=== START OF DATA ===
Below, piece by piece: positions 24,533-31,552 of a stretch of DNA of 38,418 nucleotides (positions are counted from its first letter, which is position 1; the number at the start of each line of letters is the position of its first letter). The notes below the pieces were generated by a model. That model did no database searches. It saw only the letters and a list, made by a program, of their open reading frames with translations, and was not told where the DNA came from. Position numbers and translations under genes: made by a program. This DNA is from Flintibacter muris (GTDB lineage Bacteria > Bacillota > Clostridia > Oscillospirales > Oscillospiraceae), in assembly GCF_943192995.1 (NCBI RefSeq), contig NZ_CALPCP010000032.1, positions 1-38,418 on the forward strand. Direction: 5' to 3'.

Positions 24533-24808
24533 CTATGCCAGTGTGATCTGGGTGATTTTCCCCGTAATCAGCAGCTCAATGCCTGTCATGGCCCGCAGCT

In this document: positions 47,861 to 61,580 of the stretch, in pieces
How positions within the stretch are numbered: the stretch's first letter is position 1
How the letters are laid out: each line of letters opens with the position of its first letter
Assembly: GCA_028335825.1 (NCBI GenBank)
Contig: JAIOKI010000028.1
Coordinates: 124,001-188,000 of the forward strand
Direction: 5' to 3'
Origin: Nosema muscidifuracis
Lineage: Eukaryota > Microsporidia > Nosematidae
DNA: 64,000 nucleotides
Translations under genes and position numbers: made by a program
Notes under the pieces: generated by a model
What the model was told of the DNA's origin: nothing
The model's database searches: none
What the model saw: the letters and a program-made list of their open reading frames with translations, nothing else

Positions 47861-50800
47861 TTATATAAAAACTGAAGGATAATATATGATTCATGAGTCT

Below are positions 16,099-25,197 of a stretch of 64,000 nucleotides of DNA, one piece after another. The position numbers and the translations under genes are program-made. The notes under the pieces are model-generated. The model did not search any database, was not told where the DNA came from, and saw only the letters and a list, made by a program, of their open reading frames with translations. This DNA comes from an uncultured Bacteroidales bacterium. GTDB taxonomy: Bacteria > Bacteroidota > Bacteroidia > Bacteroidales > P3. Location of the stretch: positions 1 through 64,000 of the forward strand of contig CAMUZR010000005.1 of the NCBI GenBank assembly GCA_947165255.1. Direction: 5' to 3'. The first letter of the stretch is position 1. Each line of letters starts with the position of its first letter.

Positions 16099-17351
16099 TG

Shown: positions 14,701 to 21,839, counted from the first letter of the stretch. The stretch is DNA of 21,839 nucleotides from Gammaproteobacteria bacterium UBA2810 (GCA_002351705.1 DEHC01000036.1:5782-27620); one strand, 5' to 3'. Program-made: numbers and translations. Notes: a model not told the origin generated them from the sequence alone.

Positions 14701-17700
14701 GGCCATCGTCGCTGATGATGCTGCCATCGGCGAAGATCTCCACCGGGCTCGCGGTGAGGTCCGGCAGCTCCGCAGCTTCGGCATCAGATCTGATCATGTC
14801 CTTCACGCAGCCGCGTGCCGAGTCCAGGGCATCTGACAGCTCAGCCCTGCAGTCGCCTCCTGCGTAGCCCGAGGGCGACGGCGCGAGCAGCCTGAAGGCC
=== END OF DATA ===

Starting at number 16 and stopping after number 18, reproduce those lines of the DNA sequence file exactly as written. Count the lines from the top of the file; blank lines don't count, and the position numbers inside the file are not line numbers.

What the model was told of the DNA's origin: nothing
The model's database searches: none
What the model saw: the letters and a program-made list of their open reading frames with translations, nothing else